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Re: qualified local/global Re: Namespace problem

From: Volker Zink <Volker.Zink@porabo.ch>
Date: Mon, 23 Aug 2004 15:56:17 +0200
Message-ID: <4129F781.5000007@porabo.ch>
To: Michael Kay <mhk@mhk.me.uk>
CC: xmlschema-dev@w3.org
Michael Kay schrieb:

>>My experience is, the 
>>design should be as small and easy to understand as possible 
>>to achieve this goal. 
>My experience is that a design with few restrictions (that is, maximum
>orthogonality) is usually much smaller and easier to understand than a
>design with many restrictions.
As far as a language is concerned you may be right (i really don't have 
the experience here). For applications i would say that maximum 
orthogonality does produce more complexity (in the sense as i understand 
orthogonality: two things/aspects are orthogonal to each other, if they 
have nothing to do with each other/do not disturb each other).

But as far as the by myself mentioned question is concerned, its not a 
matter of orthogonality but of granularity (elements and types are not 
independent and therefore not orthogonal). In programming languages 
classes are in namespaces (see below). in XML schemas IMHO this should 
be types.

>>IMHO the namespace design in XML is too powerful and therefore too 
>>complex. This means too hard to understand, too many errors 
>>when using 
>>it, too hard to implement. Namespaces are nothing new. Why are the 
>>namespaces in XML more powerful as their counterparts in the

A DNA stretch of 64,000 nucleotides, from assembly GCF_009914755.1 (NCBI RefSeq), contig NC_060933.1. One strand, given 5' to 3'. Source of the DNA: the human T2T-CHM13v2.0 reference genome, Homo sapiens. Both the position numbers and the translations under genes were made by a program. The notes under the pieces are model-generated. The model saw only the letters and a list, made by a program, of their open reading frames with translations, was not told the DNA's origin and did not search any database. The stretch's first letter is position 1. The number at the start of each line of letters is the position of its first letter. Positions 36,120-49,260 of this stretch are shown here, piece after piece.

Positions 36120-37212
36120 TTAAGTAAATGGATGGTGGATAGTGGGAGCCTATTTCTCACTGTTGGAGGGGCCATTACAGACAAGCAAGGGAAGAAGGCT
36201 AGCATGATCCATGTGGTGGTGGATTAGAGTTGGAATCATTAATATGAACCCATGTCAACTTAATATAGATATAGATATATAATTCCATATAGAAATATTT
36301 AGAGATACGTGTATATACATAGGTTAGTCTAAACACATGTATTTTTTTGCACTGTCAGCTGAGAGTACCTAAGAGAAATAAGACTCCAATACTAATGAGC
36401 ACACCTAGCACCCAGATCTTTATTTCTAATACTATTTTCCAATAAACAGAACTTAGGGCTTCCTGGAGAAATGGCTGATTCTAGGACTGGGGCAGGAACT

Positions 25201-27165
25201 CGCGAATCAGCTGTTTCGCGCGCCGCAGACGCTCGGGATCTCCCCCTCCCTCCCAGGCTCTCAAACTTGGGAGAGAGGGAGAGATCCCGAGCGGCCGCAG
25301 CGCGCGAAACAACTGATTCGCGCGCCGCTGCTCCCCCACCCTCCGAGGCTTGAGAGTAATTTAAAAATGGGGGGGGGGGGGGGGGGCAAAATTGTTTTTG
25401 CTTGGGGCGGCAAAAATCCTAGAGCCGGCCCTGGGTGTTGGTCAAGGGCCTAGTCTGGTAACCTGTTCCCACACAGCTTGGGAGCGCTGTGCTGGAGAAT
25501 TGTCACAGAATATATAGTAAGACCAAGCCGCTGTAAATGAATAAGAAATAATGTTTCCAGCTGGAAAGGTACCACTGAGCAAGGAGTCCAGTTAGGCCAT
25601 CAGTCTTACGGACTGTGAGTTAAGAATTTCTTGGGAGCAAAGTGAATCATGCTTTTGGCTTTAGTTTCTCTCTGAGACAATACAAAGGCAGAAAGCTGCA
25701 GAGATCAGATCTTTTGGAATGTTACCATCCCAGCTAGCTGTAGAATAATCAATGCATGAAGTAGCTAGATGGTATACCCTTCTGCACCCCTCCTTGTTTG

>>languages? There must be more than 'why not'.
>Namespaces in XML are certainly a pain in the neck, few people nowadays
>dispute that. But I don't think you can equate them to the way namespaces
>are used in programming languages, because the naming architecture of XML is
>completely different (for example, there is no concept of information
>hiding). But I don't see where you are getting your analogies from. There is
>no restriction in Java, for example, that the type of a method must be
>related in any way to the name of the method. Method names and types in Java
>are completely orthogonal, and it seems entirely reasonable that element
>names and types in XML should also be orthogonal.
>Michael Kay 
As far as i know Java, a namespace contains classes as a whole, not 
single methods or instance variables. As soon, as the class is defined 
in the namespace, its methods are in this namespace too. You cannot 
define one method to be in another namespace as the class. So the 
granularity is that of a class. So in programming languages you have a 
rather high granularity, but in XML schema you have a low granularity 
(as low as attributes).

You say thats because of the different naming architecture of XML. I am 
just a simple user of XML schema and do not know the other XML 
technologies, so maybe i am completely wrong, but naming has to do with 
which entities has to be accessed and how. I access entities by (unique) 
names or other mechanisms (namespaces are a kind of hierarchical names). 
In programming languages classes are named, and the class knows its 
methods, instances variables, ... . So only the class has to be accessed 
in a global and unique way and therefore the namespace contains the 
class, the rest of naming is local to the class. In my eyes this is the 
same in XML schemas because element names and attribute names are not 
global too (there can be differnt elements with the name 'number' within 
a schema). The types know their elements and attributes and do access 
them local. So i don't see the difference in the naming architecture you 

Volker Zink

Received on Monday, 23 August 2004 13:58:09 UTC

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